Happy Birthday, Maurice White: Remembering Earth, Wind & Fire’s Brilliant Leader
editor's note: A segment of this piece was originally published in memoriam to Maurice White in the article "Earth, Wind & Fire Founder Maurice White Dead at 74" on Feb. 4, 2016
Maurice White was one of music's most creative and successful visionaries. The Earth, Wind & Fire founder crafted a sound that would come to define the 1970s and beyond; as generations of music lovers discovered EWF's rapturous melodies and grooves. White's fingerprints are on everything from the Jacksons to Phil Collins, and on his birthday (Dec. 19), it's a great time to revisit the man's history and legacy.
White was born in Memphis, Tenn. in 1941, and he came of age in that city's golden age of soul music. In the mid-1950s, Maurice would play with Booker T. Jones, who would go on to found Booker T. & the MGs in the early 1960s. With Stax Records eventually coming into it's own, the sonic pulse of Memphis' emerging signature sound would form the backbone of White's own musicality. But he would move from Memphis to Chicago, where the accomplished percussionist would also play on Chess Records recordings by legendary acts like Muddy Waters and Etta James in the 1960s.
"During that period in Chicago, all types of music were happening," White told the San Diego Union Tribune in 1988. "Jazz was on the downswing, and rock and rhythm-and-blues was on the upswing, so I was caught somewhere in between. I played with whoever came through the door (at Chess Records), and it gave me unlimited experience working with all these different masters."
He'd leave Chicago and head to the West Coast, with his brother Verdine also moving to Los Angeles in 1969 from Chicago to further their music career. Maurice had even recruited pianist and singer Donny Hathaway for some of the early demos that would help him land the band he'd dubbed "Earth, Wind & Fire" (after his astrological chart) a record deal with Warner Bros. Their early albums featured vocalist Sherry Scott and a more psychedelic sound than the band would become famous for; they were met with moderate success but White was compelled to shuffle the lineup in 1972, adding Ronnie Laws, Roland Bautista, Ralph Johnson, Larry Dunn and vocalist Philip Bailey. It was after a performance featuring this lineup that the group was bought out of their contract with Warner Bros by then-Columbia president Clive Davis, who moved the revamped Earth, Wind & Fire over to his label. After the release of Head To the Sky, the lineup shuffled once more--with Laws, Bautista and singer Jessica Cleaves departing, guitarist Al McKay joining and White unexpectedly taking on the role of co-lead singer alongside Bailey. And with their next album Open Your Eyes, White teamed with Charles Stepney to produce the album himself; their previous efforts had been helmed by veteran producer Joe Wissert. The gamble paid off: "Mighty Mighty" and "Devotion" would become Earth, Wind & Fire's first singles to reach the Top 50 on the Billboard 100 chart.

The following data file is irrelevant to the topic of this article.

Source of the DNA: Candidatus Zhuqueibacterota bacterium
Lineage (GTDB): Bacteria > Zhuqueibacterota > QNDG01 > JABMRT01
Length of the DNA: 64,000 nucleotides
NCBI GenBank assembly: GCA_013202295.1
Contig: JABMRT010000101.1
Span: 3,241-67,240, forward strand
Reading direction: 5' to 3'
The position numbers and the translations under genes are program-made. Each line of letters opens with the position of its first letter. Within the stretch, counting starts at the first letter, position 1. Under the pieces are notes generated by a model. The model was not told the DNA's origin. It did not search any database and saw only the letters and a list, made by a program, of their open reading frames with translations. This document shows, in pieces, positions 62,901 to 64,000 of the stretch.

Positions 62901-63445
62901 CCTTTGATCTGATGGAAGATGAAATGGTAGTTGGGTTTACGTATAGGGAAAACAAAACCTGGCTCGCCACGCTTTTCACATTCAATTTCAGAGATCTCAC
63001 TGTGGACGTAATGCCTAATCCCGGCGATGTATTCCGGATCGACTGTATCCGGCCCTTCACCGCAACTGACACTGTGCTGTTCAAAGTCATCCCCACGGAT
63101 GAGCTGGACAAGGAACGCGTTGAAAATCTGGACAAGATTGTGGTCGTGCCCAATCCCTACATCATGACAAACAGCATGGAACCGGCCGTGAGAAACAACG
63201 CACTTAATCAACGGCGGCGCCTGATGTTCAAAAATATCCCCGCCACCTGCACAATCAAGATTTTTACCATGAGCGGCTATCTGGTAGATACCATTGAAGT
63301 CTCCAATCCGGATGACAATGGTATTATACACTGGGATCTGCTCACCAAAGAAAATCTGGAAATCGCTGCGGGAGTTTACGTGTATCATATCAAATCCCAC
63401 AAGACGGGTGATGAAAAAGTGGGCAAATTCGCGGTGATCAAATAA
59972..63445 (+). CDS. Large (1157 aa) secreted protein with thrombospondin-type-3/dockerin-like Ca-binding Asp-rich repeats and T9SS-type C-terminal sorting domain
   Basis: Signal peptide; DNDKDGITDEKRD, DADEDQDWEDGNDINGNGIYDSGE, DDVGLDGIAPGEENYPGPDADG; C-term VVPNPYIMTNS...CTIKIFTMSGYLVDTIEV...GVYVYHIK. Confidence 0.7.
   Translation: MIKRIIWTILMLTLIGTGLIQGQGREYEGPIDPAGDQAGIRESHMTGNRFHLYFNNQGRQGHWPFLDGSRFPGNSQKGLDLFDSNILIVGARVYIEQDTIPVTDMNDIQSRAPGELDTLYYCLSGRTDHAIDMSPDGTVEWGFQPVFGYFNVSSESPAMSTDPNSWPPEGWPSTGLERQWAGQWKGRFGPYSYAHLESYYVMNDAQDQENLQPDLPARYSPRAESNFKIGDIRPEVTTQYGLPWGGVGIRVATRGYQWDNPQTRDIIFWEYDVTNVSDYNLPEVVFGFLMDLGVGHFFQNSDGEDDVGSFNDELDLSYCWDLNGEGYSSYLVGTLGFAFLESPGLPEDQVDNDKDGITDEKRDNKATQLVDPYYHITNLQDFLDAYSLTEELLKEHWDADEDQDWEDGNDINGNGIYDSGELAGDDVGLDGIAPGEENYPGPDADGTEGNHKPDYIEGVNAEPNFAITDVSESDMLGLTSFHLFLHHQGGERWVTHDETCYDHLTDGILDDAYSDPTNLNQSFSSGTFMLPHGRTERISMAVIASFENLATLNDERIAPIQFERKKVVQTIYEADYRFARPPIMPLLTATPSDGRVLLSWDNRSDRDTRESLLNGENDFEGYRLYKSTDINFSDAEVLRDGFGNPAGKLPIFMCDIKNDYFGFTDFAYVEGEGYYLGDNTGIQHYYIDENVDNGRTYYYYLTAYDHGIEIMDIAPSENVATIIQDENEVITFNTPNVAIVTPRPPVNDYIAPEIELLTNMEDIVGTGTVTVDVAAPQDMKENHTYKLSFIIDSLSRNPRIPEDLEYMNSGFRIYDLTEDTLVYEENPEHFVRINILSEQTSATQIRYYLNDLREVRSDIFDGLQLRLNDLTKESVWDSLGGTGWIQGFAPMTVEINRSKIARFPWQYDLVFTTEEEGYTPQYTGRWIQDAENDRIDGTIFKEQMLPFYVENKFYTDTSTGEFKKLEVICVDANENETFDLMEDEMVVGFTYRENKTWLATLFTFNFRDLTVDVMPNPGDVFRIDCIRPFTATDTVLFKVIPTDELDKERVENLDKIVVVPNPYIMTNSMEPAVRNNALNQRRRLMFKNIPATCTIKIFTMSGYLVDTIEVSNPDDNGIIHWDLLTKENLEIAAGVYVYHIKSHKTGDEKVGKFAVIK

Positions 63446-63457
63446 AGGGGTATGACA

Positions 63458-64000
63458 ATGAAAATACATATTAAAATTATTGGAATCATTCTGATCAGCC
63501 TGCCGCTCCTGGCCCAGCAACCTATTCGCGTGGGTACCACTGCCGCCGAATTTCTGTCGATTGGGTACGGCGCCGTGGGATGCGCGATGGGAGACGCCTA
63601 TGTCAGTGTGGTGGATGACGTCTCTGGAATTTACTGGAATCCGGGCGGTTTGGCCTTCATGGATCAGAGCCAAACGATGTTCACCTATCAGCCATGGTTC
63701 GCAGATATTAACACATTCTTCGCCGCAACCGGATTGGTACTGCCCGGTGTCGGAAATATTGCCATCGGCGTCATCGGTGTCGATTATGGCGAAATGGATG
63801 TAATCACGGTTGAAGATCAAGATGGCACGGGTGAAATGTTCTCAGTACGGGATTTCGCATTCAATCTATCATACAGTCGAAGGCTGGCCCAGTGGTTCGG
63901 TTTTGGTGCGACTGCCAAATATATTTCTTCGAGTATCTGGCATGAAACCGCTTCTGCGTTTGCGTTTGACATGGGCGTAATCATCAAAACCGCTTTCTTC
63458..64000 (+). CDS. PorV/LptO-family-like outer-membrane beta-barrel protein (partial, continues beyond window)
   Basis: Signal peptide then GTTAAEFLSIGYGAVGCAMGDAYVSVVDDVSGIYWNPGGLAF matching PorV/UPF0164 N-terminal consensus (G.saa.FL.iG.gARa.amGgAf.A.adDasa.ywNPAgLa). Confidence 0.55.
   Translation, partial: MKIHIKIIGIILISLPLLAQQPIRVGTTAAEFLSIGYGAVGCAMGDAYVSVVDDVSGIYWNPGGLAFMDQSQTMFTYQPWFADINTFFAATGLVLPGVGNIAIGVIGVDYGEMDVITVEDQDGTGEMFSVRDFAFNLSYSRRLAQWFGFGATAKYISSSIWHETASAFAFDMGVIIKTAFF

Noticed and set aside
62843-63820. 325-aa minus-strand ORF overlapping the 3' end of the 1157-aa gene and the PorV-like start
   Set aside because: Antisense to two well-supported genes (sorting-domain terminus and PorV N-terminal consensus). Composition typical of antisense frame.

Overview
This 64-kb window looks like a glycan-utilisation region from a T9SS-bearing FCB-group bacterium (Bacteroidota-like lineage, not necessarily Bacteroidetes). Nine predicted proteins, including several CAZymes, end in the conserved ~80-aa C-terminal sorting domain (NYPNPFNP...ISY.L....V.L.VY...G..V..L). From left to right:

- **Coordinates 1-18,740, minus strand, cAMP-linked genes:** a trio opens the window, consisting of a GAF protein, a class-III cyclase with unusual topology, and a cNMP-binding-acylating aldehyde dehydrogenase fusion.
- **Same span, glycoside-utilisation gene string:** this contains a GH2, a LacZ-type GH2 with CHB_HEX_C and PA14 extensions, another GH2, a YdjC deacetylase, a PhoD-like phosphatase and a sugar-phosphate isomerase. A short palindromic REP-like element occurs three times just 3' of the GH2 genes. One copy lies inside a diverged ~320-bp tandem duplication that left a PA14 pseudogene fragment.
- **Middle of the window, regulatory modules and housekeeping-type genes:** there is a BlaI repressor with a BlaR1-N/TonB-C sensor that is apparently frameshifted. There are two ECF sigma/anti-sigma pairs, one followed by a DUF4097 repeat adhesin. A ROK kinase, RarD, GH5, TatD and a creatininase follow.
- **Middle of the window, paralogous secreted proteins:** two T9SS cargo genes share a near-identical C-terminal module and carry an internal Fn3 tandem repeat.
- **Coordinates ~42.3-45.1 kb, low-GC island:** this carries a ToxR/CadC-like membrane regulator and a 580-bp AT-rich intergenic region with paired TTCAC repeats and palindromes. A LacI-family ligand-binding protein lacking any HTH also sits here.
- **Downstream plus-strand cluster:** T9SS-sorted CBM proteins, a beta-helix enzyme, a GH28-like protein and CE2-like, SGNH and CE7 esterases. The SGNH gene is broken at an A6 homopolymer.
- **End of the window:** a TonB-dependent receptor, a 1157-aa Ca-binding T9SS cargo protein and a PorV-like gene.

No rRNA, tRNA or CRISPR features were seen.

From there, White would lead Earth, Wind & Fire through it's most creatively fertile and commercially successful period, on the strength of classic hit albums like That's the Way of the World, Spirit, Gratitude, All N All, I Am and Faces. They added the Phenix Horns to their stage show and recordings, amplifying and completing the band's classic sound; they won a string of Grammys and their albums achieved gold and platinum status as singles like "Saturday Nite," "Reasons," "Fantasy," "September" and "Boogie Wonderland" became radio fixtures. They covered the Beatles "Got To Get You Into My Life" for the film Sgt. Pepper's Lonely Hearts Band, which yielded yet another Grammy.
Earth, Wind & Fire (EWF) became one of the biggest acts of the 70s and early 80s on the strength unparalleled musicianship and legendary performances, but it was all driven by the writing and production of Maurice White, who alongside Charles Stepney, imbued the band with a sound that transcended many of the preconceived parameters of funk music. Where 70s Sly & the Family Stone dwelled in stark minimalism and George Clinton's P-Funk lived on psychedelic grooves, EWF was as melodic as they were funky, as pristine as they were stank. White founded Kalimba Records and he and Stepney would write and produce albums for Deniece Williams, Ramsey Lewis and The Emotions before Stepney died of a heart attack in 1976.